Re: Object-oriented thinking in SQL context?

From: Keith H Duggar <>
Date: Sat, 20 Jun 2009 21:00:06 -0700 (PDT)
Message-ID: <>

On Jun 17, 11:55 am, Marshall <> wrote:
> On Jun 17, 4:45 am, "Nilone" <> wrote:
> > "Bob Badour" <> wrote in message
> > >> Think 'class' ~ 'relation' (table)
> > > But that would not only be a blunder but a great blunder.
> > I'd like to clarify this for anyone coming from the OO side. If you map
> > class to relation, you're breaking the OO rule of encapsulation and reducing
> > the class to a simple aggregate type (struct). Presumably, you chose an
> > encapsulated, polymorphic abstraction device for a reason, or did you do so
> > just because you (or somebody at your company) read Lhotka's book? Classes
> > map to domains (types) in the relation model, but be aware that subclassing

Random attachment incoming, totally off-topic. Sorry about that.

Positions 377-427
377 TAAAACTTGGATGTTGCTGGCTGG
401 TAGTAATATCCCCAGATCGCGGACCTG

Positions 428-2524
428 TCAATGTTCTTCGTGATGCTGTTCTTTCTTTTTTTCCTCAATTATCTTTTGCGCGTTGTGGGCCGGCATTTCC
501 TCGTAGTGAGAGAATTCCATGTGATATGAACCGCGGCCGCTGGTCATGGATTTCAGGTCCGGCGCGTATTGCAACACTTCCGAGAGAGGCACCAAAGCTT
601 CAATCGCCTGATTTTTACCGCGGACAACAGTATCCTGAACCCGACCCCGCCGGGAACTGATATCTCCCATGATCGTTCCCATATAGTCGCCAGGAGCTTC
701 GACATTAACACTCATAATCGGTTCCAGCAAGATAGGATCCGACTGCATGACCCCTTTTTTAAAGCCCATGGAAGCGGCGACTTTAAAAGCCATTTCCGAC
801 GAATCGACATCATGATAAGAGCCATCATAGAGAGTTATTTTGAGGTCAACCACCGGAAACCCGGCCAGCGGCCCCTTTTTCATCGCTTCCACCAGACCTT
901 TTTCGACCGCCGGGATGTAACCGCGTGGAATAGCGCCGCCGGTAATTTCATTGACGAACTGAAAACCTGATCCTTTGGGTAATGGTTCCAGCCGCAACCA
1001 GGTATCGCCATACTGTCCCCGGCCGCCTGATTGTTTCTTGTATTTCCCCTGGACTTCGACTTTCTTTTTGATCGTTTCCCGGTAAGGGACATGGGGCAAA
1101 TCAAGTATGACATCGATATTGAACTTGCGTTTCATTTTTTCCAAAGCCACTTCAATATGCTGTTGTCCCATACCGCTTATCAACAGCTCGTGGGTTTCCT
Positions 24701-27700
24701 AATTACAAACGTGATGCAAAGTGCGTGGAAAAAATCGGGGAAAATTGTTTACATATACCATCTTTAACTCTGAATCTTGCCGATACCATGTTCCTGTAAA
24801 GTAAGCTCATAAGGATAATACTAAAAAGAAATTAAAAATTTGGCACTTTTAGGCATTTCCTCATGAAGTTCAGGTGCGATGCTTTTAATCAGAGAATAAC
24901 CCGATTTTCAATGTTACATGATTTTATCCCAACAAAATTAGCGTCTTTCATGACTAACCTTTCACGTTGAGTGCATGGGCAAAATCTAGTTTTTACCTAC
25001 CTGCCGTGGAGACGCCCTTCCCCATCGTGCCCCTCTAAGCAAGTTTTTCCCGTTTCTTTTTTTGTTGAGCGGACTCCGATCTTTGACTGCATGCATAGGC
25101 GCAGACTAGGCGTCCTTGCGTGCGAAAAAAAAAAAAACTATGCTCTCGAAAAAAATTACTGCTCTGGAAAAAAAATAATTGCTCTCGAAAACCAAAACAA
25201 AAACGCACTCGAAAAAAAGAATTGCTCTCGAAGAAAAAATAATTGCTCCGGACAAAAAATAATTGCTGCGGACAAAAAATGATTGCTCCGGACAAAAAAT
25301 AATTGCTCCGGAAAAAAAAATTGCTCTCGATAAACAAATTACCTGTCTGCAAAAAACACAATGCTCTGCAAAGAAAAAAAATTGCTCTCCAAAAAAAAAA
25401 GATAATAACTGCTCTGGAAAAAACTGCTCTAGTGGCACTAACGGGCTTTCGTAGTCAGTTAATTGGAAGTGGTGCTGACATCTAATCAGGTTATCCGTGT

> > is NOT subtyping.
> Speaking just for myself, when I am programming in an OO language,
> I map classes to whatever I feel like. OO really only provides the
> one unit of abstraction, the class. If the only tool you have is a
> class, everything looks like an object. Or something.
> In other words, when I want an abstraction for something in
> Java, I make it a class, because that's about the only choice.

Maybe this is a vocabulary mismatch problem; but it seems you're leaving out an important unit of abstraction: functions. Or what and I misunderstanding? (Note here I have in mind C++, Lisp, and other OO languages that support free functions.)

KHD Received on Sun Jun 21 2009 - 06:00:06 CEST

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